Alabama’s top election officials have made it clear that no voter can be turned away from the polls for not wearing a face-covering during the July 14 runoff, but the city of Mobile is continuing to argue it can enforce a citywide mask requirement at polling precincts it owns.
On Monday, Parks and Recreation Director Shonnda Smith emailed election officials informing them that, due to the city’s ordinance requiring face coverings in public, voters will have to wear a mask in order to enter any city-owned facility serving as a voting precinct during the July 14 election.
Though Smith’s email didn’t mention requiring citizens to wear masks in order to vote, it effectively would have done that at eight polling locations owned by the city of Mobile — the Connie Hudson Senior Center, the Mobile Museum of Art, the Mobile Civic Center, Hank Aaron Stadium and the Robert Hope, Joseph Dotch, Michael Figures and Thomas Sullivan community centers.
Mobile County Probate Judge Don Davis, the county’s chief elections officer, responded to Smith, informing her that Secretary of State of John Merrill’s office had previously advised election officials across the state they could not implement COVID-19 protocols that “hinder or prevent voters from entering a polling place” — even if voters appear to be or are actually ill.
In response, city attorney Ricardo Woods clarified the city wasn’t looking to prevent anyone from voting, but was trying to develop a plan for how to follow its own ordinance and keep voters safe. He added turning voters away for not wearing a mask could cause “chaos” or amount to “voter suppression.”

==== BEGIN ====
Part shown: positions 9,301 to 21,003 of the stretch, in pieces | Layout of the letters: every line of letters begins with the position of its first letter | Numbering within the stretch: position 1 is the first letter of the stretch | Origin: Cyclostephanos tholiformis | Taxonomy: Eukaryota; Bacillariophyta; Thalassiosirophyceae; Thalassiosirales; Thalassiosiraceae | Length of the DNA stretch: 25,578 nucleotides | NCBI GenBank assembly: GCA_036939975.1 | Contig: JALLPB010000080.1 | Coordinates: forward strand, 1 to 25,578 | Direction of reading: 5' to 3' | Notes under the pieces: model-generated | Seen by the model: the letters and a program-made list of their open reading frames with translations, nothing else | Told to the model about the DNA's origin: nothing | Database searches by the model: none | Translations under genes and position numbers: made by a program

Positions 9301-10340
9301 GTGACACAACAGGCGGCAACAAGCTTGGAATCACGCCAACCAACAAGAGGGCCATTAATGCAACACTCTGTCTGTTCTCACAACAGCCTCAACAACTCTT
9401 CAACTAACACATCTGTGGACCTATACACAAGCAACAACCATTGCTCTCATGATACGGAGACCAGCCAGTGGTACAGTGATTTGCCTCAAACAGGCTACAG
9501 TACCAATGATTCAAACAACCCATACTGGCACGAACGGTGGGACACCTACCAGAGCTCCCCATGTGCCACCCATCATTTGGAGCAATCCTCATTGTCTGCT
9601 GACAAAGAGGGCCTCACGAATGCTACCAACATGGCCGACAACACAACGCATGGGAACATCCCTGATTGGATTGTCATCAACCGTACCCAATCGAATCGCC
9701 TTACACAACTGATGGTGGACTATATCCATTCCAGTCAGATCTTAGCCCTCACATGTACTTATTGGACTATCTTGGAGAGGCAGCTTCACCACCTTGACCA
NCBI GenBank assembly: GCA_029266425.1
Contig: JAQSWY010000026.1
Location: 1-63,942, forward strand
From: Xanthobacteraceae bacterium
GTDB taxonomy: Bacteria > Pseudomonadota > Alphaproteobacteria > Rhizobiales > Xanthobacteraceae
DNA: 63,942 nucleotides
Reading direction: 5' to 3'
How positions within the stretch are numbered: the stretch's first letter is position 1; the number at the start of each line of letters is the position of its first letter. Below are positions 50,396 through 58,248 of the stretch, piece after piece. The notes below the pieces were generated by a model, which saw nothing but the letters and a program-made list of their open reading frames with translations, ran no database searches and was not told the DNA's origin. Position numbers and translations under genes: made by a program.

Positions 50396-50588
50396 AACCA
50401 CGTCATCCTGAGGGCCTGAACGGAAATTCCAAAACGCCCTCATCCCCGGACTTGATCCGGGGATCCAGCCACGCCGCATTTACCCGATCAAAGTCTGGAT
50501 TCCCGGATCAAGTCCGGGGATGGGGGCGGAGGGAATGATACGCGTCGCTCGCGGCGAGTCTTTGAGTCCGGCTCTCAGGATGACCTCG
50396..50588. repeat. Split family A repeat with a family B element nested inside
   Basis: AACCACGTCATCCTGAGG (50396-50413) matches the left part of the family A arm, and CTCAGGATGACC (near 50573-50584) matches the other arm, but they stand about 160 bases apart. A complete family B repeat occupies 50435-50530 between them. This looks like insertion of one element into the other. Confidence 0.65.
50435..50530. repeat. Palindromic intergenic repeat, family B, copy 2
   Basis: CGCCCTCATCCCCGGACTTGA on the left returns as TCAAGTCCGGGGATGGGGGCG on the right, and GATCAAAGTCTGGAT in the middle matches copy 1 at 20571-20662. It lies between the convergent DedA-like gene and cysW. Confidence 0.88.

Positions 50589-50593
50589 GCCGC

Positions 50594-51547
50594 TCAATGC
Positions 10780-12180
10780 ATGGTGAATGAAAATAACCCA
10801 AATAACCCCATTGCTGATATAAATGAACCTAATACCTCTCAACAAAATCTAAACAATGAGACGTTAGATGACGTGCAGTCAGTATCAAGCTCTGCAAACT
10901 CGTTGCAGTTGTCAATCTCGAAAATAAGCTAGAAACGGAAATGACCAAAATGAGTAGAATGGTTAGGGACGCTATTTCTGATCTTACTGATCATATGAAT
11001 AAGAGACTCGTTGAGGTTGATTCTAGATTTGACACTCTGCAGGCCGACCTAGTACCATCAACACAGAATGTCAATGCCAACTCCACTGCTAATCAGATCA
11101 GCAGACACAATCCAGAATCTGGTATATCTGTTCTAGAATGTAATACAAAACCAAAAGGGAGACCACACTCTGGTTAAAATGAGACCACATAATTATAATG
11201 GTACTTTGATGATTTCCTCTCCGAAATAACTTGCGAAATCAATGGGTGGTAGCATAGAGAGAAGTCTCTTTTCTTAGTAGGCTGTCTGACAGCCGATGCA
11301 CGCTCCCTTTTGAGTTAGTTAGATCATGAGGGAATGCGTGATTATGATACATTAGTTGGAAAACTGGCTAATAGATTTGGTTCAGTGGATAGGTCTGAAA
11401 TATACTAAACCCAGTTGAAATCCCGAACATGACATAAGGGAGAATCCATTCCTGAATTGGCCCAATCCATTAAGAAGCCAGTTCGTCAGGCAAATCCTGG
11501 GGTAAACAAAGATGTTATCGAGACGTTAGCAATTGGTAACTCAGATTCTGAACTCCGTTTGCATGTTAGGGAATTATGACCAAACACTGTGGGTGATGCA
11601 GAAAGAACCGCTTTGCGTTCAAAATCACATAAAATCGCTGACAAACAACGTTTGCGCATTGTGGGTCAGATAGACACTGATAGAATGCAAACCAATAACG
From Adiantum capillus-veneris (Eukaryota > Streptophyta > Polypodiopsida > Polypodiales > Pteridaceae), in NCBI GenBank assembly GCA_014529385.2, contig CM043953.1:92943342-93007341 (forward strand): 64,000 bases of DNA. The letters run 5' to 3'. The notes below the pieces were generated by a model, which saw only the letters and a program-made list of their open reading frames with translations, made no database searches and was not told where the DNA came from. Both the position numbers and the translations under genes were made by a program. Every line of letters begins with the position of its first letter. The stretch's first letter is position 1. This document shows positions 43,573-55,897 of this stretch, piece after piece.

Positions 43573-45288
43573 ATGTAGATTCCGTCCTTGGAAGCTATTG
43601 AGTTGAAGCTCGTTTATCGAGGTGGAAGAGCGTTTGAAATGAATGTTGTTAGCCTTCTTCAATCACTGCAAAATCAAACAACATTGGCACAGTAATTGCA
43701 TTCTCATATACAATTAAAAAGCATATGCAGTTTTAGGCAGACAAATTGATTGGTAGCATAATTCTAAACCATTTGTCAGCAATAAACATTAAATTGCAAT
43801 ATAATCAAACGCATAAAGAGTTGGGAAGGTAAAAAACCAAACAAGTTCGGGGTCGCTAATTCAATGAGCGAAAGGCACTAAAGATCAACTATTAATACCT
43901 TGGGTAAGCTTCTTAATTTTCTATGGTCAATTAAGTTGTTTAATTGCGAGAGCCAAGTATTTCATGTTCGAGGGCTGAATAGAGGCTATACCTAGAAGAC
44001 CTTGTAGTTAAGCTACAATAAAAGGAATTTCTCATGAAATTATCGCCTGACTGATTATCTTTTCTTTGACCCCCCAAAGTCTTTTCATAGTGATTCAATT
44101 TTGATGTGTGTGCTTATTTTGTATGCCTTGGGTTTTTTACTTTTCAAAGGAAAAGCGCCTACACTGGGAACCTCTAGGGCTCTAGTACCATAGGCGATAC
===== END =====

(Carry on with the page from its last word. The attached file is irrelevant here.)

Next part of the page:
“The enforcement of the ordinance is relaxed already with our police officers and employees handing out face coverings instead of citations,” Woods wrote. “If a person has a medical reason or a mental health reason for refusing to wear a face-covering then he or she is exempt from the ordinance”
Woods added that “compliance rather than punishment is [the city’s] goal,” and went on to say it might be better to hand out face coverings to voters who don’t have them or provide “separate voting areas for sick people or people who refuse to wear a face-covering” — an alternative Merrill’s office did mention as a possibility in guidance sent out to election officials across Alabama June 15.
Speaking to Lagniappe, Davis said his staff have already purchased additional face masks and have trained poll workers to hand them out to anyone who isn’t wearing one when they arrive. Given the political division surrounding masks, it’s possible someone may still refuse to wear one, and in those cases, Davis has maintained poll workers “cannot mandate they wear a mask in order to vote.”
And while the idea of “separate voting areas,” may sound like a simple fix, Davis said there are a number of logistical and potential legal issues that would make setting up something like that difficult for election officials, even if they weren’t being asked to do it less than a week from the election.